If you don’t mind spending some time under the ground, climbing through some narrow and dark passageways, you should plan a trip to the Green caves or Cueva de los Verdes. These caves are part of the largest lava tube of the world and were designed by the artist, Jesus Soto.
The cave system stretches for over 2 kilometers, but the tour just covers one kilometer, lasting around 50 minutes. Jameos del Agua lies on the other side of the same lava tube, which ultimately leads into the sea.
The highlight of the tour awaits at the end and should be kept a secret according to the tour guide. If you want to know what it is, you can keep digging through the internet, however if you plan to visit Lanzarote, you should come and see for yourself. You will not regret the wait.
What makes Lanzarote so special is the ever-changing scenery. Many visitors book a trip to the Timanfaya National Park in order to see the island’s most spectacular volcanoes, but you will already be surrounded by volcanoes as soon as you leave the beach towns and head a little bit inland.
We walked from Costa Teguise to Teguise old town and passed some volcanoes not far in the distance. You should check for marked trails and avoid venturing out too far. Always bring enough water and sun screen. If you walk alone, let someone know where you are heading to. Make sure to select a hiking trail suitable for your fitness and do your research well in advance.
An abundance of cacti and succulents
The biggest collection of cacti and succulents from all over the world can be admired in the park, Jardin de cactus, César Manríquez last creation before he died.
The park itself hosts over 4500 specimens of cactus and succulents.
Even if you are not able to visit the park, you will make acquaintance with an abundance of prickly plants wherever you go.
As an urbex enthusiast I am always happy to discover some abandoned sights in the places I travel. Like this abandoned ruins in Arrecife. It’s just walls but with a fully preserved balcony.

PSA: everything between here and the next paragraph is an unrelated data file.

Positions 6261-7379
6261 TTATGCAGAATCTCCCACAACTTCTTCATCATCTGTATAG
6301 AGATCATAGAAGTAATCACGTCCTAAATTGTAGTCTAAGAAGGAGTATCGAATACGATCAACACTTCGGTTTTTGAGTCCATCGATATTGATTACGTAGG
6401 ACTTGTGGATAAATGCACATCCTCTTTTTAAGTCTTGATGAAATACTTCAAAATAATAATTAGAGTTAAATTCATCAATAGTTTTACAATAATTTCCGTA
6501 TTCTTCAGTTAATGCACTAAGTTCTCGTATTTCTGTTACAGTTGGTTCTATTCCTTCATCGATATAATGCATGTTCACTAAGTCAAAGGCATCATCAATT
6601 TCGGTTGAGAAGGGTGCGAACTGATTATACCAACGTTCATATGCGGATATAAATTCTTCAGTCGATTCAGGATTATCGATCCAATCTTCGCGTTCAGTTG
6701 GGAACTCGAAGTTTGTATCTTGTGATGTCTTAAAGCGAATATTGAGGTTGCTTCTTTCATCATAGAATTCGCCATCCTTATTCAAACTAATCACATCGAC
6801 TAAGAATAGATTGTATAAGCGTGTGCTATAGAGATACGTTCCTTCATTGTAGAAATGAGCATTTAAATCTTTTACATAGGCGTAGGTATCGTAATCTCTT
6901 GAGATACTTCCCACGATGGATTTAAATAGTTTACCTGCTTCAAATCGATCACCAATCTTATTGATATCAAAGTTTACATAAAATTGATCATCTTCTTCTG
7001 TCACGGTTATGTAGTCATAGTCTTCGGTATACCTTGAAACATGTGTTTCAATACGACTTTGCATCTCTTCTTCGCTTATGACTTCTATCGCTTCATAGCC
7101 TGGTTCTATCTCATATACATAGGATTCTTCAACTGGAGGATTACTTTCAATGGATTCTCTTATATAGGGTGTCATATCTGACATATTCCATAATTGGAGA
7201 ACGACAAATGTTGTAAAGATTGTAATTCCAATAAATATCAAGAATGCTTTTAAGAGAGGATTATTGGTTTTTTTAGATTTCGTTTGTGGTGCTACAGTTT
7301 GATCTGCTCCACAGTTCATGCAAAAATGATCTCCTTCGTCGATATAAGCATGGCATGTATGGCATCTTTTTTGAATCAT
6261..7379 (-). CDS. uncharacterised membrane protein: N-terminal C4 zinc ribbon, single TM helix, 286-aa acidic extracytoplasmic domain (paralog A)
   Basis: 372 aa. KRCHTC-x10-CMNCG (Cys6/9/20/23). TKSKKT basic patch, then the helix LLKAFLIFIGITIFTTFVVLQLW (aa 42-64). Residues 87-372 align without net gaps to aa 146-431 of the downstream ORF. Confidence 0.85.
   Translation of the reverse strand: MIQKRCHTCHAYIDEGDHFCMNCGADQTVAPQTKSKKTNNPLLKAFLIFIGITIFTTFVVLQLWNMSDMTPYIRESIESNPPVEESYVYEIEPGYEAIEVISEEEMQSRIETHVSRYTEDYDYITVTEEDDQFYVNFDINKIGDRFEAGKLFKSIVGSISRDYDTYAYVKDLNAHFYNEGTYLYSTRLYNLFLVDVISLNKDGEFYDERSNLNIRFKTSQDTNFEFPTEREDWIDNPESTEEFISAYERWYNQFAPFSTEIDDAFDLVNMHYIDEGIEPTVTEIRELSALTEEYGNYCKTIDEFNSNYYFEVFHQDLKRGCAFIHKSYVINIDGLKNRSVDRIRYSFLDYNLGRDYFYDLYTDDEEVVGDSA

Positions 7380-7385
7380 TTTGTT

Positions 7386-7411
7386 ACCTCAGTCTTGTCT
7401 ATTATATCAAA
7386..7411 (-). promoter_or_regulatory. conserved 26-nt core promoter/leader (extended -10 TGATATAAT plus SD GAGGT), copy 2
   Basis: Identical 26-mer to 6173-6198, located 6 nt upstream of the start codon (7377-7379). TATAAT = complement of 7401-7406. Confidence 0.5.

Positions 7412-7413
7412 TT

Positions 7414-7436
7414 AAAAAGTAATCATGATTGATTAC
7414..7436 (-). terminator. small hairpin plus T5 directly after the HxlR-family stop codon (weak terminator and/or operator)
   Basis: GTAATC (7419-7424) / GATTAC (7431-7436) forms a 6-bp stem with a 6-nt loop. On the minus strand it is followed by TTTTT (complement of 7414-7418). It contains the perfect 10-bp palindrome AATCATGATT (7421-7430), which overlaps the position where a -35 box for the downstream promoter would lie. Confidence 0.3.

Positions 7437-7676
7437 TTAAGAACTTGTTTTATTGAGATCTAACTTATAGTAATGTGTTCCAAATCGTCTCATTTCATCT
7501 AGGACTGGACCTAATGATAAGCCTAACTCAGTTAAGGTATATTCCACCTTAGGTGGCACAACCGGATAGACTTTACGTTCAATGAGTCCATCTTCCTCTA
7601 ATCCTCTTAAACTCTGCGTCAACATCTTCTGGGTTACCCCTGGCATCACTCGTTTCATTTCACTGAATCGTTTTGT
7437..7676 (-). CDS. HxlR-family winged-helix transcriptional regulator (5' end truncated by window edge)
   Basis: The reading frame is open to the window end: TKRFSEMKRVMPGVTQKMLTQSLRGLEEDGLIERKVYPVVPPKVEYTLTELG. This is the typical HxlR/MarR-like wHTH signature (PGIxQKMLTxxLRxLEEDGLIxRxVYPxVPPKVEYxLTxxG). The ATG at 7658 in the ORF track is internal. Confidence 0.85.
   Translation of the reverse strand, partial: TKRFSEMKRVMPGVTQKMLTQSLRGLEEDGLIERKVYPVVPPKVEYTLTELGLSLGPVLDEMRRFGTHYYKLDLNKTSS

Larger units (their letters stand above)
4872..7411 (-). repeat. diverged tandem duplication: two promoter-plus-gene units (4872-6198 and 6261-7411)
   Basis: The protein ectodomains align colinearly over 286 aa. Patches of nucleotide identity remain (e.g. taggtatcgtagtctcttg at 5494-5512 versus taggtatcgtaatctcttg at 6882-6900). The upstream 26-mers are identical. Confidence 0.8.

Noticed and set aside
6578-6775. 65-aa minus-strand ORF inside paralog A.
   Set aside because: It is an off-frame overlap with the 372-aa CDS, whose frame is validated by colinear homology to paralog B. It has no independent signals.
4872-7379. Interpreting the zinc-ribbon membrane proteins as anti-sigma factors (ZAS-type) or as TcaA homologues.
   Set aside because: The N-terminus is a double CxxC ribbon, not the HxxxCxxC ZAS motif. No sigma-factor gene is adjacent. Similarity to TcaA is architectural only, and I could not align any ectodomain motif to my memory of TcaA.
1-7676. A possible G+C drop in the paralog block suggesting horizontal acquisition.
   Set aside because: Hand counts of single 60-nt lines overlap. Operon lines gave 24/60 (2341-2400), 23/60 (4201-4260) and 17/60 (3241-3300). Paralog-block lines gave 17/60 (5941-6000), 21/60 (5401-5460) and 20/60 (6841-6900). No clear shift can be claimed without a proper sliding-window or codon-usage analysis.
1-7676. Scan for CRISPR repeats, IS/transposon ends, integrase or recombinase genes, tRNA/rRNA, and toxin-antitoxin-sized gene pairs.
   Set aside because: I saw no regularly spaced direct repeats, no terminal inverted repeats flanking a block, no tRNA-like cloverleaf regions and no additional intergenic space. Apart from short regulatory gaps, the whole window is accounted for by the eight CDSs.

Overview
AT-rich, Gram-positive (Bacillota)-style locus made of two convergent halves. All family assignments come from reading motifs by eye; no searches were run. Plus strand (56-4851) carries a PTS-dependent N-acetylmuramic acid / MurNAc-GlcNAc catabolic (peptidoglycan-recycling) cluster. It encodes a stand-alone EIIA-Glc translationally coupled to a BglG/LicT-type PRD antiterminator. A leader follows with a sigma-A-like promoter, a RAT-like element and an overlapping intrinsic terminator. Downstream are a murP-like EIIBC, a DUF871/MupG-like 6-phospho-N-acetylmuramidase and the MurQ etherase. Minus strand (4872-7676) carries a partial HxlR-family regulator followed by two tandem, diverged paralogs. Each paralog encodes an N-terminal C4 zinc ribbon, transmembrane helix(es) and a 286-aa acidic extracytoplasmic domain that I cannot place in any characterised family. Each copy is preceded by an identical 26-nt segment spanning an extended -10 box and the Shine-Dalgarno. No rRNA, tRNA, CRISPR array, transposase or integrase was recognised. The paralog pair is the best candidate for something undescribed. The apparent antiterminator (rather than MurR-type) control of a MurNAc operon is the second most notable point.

There was also a ship wreck (Telamon) on the shore between Arrecife and Costa Teguise which was left abandoned since 1981 after a leak. According to the news, the wreck will be dismantled this year.
Aloe vera and salt museum
On our self organized trip to Cueva de los Verdes, we took a bus to Punta Mujeres. While we were walking the last kilometers to our destination, we discovered a museum dedicated to the healing powers of Aloe vera.
It’s one of five visitor centres titled Aloe Plus Lanzarote and located in different places on the island. There is no admission fee, so we had a look inside. You can learn about the history, cultivation and medical benefits of the Aloe vera plant. There is also a store where you can purchase aloe vera induced products.
Further, there is a section about other natural resources characteristic to the island: salt and cochineal, a parasite bug from which the natural dye carmine is extracted.
On their website you can even request free guided tours.
Who would have guessed that wine can be produced in a volcanic desert? It is a quite bizarre sight to spot lush green vineyards dotted across black volcanic rocks. The most popular vineyards are located in La Geria. However, you can find them growing all over the island.